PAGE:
Consequences of SQLi in Opencart & Extensions

Remote attackers could exploit this to execute arbitrary SQL commands via the page parameter. Exploiting this issue could allow an attacker to compromise the application, access or modify data, or exploit latent vulnerabilities in the underlying database.

Typically, the following kind of attacks are possible once SQLi in OpenCart occurs:

  1. The attacker can bypass the authentication to log onto the application, potentially with administrative privileges, without supplying any of the required credentials.
  2. The attackers can comprise data integrity by altering contents of the database, deface a web page or insert malicious content into other innocuous websites
  3. The attacker can compromise the availability of data by deleting log or audit information in a database
  4. The attacker can jeopardize the operations of the host operating system via command execution through the database

No solution or patch was made available for at least one year since disclosure of SQLi in Opencart. General solution options are to upgrade to a newer release, disable respective features, remove the product or replace the product with another one.

Astra stops all SQL Injection, Bad bots, XSS, LFI, RFI attack on your Opencart store. Drop us a message on the chat widget and we’d be happy to assist you with your Prestashop website. Secure your Opencart website now.

Steps to secure your OpenCart store from SQL Injection attacks

Opencart is an “out of the box” shopping cart solution. One simply installs, selects a template, add products and is ready to start accepting orders. Such simplicity has rendered Opencart as a very popular option for shopping. However, following some basic security guidelines can ensure you a secure store in the future:

  1. Use a Website Firewall: Consider a web application firewall (WAF) – either software or appliance based – to help filter out malicious data. Good ones will have a comprehensive set of default rules, and make it easy to add new ones whenever necessary. A WAF can be particularly useful to provide some security protection against a particular new vulnerability before a patch is available. Take for instance, Astra’s Web application firewall, which mitigates against SQLi along with other vulnerabilities like LFI, RFI, Bad Bots & XSS in OpenCart.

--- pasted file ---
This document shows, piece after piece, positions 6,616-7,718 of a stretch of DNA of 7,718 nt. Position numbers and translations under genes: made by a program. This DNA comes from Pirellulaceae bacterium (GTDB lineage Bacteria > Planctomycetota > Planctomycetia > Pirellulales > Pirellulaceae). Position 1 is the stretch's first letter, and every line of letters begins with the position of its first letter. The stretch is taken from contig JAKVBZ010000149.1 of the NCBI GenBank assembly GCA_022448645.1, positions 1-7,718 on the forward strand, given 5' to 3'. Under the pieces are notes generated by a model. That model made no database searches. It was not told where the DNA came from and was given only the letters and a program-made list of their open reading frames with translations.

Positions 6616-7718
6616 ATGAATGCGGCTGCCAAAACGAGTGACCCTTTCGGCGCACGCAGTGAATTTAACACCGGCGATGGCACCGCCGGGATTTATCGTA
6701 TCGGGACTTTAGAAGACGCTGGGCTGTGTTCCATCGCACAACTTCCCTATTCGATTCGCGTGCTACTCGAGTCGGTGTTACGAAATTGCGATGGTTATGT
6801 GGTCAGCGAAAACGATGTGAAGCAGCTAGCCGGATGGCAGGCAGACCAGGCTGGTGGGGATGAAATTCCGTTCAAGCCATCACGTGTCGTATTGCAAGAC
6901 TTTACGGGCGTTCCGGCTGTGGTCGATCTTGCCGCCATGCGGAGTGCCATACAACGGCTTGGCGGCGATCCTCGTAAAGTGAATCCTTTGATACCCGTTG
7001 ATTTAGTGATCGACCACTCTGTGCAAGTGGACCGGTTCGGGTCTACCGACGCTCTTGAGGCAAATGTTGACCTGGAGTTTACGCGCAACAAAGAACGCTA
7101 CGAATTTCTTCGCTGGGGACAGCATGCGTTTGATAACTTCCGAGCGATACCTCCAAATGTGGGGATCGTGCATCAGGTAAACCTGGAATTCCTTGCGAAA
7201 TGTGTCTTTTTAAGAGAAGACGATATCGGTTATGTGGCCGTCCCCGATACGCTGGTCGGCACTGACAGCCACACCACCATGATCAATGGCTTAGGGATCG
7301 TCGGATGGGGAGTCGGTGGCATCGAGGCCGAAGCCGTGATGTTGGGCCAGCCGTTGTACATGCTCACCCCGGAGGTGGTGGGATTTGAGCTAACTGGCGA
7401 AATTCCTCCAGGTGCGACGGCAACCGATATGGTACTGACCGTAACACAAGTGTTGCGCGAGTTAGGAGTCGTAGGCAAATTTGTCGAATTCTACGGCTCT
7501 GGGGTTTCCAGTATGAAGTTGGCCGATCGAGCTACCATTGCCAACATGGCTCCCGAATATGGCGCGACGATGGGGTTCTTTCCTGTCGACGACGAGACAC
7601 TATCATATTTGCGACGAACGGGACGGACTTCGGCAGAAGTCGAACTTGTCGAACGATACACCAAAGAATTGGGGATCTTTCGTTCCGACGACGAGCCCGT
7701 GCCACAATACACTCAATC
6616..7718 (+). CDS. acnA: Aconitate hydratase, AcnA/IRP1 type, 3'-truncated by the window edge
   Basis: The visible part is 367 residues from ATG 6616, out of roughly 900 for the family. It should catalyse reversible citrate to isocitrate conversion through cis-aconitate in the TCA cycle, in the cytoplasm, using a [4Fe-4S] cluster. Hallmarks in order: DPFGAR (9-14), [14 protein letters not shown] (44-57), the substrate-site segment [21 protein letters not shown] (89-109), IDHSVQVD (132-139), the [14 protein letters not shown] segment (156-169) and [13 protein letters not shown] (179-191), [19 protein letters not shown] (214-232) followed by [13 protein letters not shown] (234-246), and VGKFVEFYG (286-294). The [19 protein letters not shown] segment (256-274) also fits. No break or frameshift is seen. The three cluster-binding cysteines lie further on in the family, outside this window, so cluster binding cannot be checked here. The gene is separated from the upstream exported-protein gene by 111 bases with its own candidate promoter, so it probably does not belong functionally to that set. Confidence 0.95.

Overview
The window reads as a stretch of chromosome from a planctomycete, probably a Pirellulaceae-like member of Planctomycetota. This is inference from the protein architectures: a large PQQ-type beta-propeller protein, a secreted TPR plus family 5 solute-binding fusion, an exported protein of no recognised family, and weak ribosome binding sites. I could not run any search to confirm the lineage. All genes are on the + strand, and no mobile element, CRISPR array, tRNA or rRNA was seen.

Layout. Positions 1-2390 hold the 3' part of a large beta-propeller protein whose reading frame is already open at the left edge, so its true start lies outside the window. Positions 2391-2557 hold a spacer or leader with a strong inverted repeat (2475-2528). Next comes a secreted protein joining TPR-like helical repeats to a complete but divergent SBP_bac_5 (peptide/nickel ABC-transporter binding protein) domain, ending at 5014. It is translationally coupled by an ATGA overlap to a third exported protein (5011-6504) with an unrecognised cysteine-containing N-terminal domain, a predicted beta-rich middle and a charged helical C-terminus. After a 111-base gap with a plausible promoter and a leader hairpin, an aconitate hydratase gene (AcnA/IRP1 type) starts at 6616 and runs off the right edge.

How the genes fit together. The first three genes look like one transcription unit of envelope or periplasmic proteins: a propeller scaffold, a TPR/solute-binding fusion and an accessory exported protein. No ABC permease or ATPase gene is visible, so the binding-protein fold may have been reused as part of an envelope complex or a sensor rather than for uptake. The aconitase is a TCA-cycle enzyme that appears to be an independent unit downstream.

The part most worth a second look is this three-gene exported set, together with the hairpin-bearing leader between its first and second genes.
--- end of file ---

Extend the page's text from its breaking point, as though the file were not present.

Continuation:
2. Monitor SQL query logs: Enabling SQL query logging on your server and monitoring the queries being run is paramount to mitigating against SQL Injection attacks. In the event of a hack, identify the query being tampered with from the logs and add data validation in the corresponding PHP file.
  3. Regularly update your OpenCart version: It is essential to immediately update to New OpenCart versions as they contain bug fixes and security patches to keep online attackers at bay.
  4. Only use extensions from trusted developers: 3rd party extensions from unreliable sources can lead to crept in internet flaws and low-quality code. On the other hand, extensions from trusted developers will have high-quality code regularly reviewed closely by the community.

OpenCart Security is an ever-escalating concern as OpenCart expands even though it is known to be a relatively secure CMS. ASTRA protects your website so that you can securely run your business.

Worried that your Opencart store may be vulnerable to SQL injection and other online vulnerabilities? Sign up for Astra’s Opencart Security Suite to get assured safety while you do business.

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About The Author

Bhagyeshwari Chauhan

An engineering grad and a technical writer, Bhagyeshwari blogs about web security, futuristic tech and space science.